I love making tiny desserts. No matter what it is, making it into tiny, single serves always makes it better in my opinion. I also love making lots of desserts, so making them tiny means more people can have more variety. Whenever I have people around for a party or just for dinner I usually crack out as many teeny desserts as I can.
Recently, I bought a set of teeny tart pans and just could not wait for the chance to use them. So when I invited Cam’s parents around for dinner one night I leapt at the chance to bake these.
Every so often, Cameron will randomly pipe up with something he wants me to bake him. Something I usually forget about 20 minutes later. So I got him to join Pinterest, set up a board and asked him to pin things he wanted me to make. And then, like a devoted girlfriend, I forget to refer to it ever.
So when I’m excitedly chattering away about the next dessert idea I’m conjuring up in my head, he’ll subtly nudge me about the thing he really wants. The last few times the dessert of choice has been a milk tart. Last weekend we were both off doing different things and I got home before he did, so while I had some time to myself I thought I’d surprise him by finally knocking this pastry off of his wishlist.
Milk tart, or melktert in Afrikaans, is a dessert that hails from South Africa. He first tried when a South African colleague of his bought one to work for the Big Cake Bake, a charity event they were hosting at work. Ever since, he’s intermittently nudged me about making one.
Part of the reason for my being so slow in fulfilling this wish was how bland it sounded. I don’t know about you guys, but any treat with milk in the name that isn’t a milkshake doesn’t really inspire my appetite. Dilute and bland were the first words that struck my mind upon the mention of it, so I procrastibaked and found something else to try.
I was more than happy to discover how wrong I was.
So many macarons lately means so many spare egg yolks. And when there's egg yolks to use up there's only one possible solution: custard. Especially when your boyfriend loves custard a little more than he loves you. I'm totally cool with that. Custard is pretty amazing. Custard is especially amazing when it's in a crème brûlée.
I love a plain crème brûlée as much as anyone, but I also love playing with the flavours. When I first started baking I used to follow all sorts of different recipes whenever I wanted a different flavour custard, but after some failures and some successes I discovered that altering a classic shouldn't mean altering the recipe. Start with a trusty blank canvass recipe and add a subtle twist.
This twist incorporates two of my favourite flavours: coffee and chocolate.
Keeping it simple…
It's been a while since I've been able to participate in the Daring Bakers' Challenged for one reason or another. In fact, I think this might be my first challenge of the year. And what a challenge to jump back in on! This month, Korena of Korena in the Kitchen was our May Daring Bakers’ host and she delighted us with this beautiful Swedish Prinsesstårta!
One of my favourite things about the Daring Bakers' challenges is getting to try things you've never head of before. The Prinsesstårta was one of those things. Brand new, but my oh my it sounded heavenly. Sponge cake, custard, jam and whipped cream — let me at it!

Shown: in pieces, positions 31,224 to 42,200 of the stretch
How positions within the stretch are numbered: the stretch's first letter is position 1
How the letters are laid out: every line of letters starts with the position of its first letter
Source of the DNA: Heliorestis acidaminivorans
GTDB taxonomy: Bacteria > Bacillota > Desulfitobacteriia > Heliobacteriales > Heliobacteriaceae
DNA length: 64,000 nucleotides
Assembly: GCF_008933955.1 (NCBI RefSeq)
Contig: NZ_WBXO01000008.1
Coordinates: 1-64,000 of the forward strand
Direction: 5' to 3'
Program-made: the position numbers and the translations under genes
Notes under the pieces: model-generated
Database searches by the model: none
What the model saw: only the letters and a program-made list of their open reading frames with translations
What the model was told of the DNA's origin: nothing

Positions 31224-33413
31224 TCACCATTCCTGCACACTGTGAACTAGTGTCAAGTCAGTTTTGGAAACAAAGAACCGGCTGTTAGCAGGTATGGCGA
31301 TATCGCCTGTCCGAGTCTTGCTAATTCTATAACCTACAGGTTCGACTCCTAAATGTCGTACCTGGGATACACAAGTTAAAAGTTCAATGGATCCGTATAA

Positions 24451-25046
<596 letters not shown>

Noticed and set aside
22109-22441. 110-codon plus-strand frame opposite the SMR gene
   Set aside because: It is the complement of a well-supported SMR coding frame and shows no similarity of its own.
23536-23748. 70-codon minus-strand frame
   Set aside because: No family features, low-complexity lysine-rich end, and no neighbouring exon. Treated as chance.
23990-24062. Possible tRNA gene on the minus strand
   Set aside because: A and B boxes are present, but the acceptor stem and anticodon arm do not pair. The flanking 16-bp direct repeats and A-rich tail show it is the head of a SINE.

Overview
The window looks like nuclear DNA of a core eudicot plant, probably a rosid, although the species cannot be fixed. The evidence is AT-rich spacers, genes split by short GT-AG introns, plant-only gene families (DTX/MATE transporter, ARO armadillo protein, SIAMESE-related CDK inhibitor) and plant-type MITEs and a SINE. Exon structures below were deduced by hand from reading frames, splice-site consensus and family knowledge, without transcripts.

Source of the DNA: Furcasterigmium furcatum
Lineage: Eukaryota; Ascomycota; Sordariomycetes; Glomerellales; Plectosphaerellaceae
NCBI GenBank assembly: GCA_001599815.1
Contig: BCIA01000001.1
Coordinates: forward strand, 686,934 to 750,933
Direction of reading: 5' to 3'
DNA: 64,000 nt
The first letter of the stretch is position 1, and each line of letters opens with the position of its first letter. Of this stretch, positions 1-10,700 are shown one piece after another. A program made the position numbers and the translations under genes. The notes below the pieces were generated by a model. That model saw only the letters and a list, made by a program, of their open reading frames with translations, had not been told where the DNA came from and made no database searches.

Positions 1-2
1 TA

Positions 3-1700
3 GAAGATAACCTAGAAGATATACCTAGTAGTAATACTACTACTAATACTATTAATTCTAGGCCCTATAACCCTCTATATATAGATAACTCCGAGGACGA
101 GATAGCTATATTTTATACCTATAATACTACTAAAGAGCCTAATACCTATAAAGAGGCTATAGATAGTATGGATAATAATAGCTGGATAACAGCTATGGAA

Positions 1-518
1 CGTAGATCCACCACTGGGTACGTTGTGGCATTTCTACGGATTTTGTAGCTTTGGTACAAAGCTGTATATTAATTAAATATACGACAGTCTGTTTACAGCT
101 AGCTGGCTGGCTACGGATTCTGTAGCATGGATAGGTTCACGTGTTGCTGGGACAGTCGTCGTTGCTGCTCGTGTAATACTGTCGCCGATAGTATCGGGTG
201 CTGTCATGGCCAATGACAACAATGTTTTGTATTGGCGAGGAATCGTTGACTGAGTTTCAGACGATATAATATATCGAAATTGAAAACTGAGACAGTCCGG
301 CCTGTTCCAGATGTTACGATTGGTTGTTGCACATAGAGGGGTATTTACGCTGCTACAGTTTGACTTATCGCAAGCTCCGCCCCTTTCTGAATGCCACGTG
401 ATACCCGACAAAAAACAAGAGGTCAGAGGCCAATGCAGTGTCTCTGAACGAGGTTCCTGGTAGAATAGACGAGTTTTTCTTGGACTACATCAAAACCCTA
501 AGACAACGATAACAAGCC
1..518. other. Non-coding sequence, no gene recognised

When I described the challenge to my boyfriend, he said he thought the cake might be an appropriate treat for his dad's birthday cake.
The occasion warranted a couple of minor changes…
My favourite thing in the world is make bite-sized versions of food. I love catering parties and making everything tiny. An idea I've had swimming around my brain for years was tiny crème brûlées. I'd been on the hunt for ceramic Chinese soup spoons every time I entered a home wares store, but could never find any, let alone white ones. All I could ever find was plastic or metal spoons – not very oven friendly, or mouth friendly after having been near a blow torch.
So when my sister got me this amazing canapé set for my birthday, without even knowing how much I'd wanted to make this dessert, I know just how to break it in.
And break them in I did…
This final instalment of the 12 Days blog series is another creation I make most years. I usually make many different kinds of truffles for Christmas and put a few aside to dress up as mini puddings. This year I'm not making a truffle tree, so rather than grabbing a few choice spares, I chose a cake recipe especially for the occasion.
We don't really like the traditional steamed puddings in our household. One we do like, however, is the untraditional chocolate and raspberry version. These truffles are made from chocolate and strawberry cupcakes to represent our ideal steamed pudding.
Lots more under the cut…
Croquembouche is a word that conjures fear in the hearts of many. I've never understood why. Choux pastry is the easiest pastry to make, and toffee is not exactly the most challenging thing to make. Spun sugar can take some getting used to, but it's definitely achievable.
It seems to have stemmed from that MasterChef episode in Series 1 where Adriano Zumbo brought one for the pressure test. Everyone freaked out and it's since been viewed as the penultimate challenge. Many challenges since have been much more difficult, but still everyone dreads the mighty croquembouche.
It's really quite simple. If you've never tried one before, here's a mini version to help you ease your way into it.
Step-by-step after the jump…